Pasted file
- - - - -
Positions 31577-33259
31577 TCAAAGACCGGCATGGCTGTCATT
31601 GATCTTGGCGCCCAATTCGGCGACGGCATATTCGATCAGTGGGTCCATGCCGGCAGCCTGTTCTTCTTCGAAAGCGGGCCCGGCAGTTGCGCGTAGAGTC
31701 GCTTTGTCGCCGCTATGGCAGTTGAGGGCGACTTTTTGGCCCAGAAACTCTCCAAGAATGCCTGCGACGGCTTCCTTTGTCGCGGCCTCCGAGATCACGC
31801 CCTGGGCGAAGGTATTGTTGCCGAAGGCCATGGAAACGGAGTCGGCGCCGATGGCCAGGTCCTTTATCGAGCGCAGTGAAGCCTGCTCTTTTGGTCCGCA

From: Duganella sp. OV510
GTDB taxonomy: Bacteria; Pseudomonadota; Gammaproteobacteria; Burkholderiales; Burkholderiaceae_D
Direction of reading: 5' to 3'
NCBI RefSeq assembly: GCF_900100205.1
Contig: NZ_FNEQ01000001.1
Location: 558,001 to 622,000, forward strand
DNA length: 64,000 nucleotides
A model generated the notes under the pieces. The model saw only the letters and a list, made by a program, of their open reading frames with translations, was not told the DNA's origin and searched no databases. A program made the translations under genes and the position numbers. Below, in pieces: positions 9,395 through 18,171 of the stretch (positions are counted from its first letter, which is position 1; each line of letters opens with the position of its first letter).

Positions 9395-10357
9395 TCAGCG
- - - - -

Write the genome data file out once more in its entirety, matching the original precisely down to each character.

Positions 31577-33259
31577 TCAAAGACCGGCATGGCTGTCATT
31601 GATCTTGGCGCCCAATTCGGCGACGGCATATTCGATCAGTGGGTCCATGCCGGCAGCCTGTTCTTCTTCGAAAGCGGGCCCGGCAGTTGCGCGTAGAGTC
31701 GCTTTGTCGCCGCTATGGCAGTTGAGGGCGACTTTTTGGCCCAGAAACTCTCCAAGAATGCCTGCGACGGCTTCCTTTGTCGCGGCCTCCGAGATCACGC
31801 CCTGGGCGAAGGTATTGTTGCCGAAGGCCATGGAAACGGAGTCGGCGCCGATGGCCAGGTCCTTTATCGAGCGCAGTGAAGCCTGCTCTTTTGGTCCGCA

From: Duganella sp. OV510
GTDB taxonomy: Bacteria; Pseudomonadota; Gammaproteobacteria; Burkholderiales; Burkholderiaceae_D
Direction of reading: 5' to 3'
NCBI RefSeq assembly: GCF_900100205.1
Contig: NZ_FNEQ01000001.1
Location: 558,001 to 622,000, forward strand
DNA length: 64,000 nucleotides
A model generated the notes under the pieces. The model saw only the letters and a list, made by a program, of their open reading frames with translations, was not told the DNA's origin and searched no databases. A program made the translations under genes and the position numbers. Below, in pieces: positions 9,395 through 18,171 of the stretch (positions are counted from its first letter, which is position 1; each line of letters opens with the position of its first letter).

Positions 9395-10357
9395 TCAGCG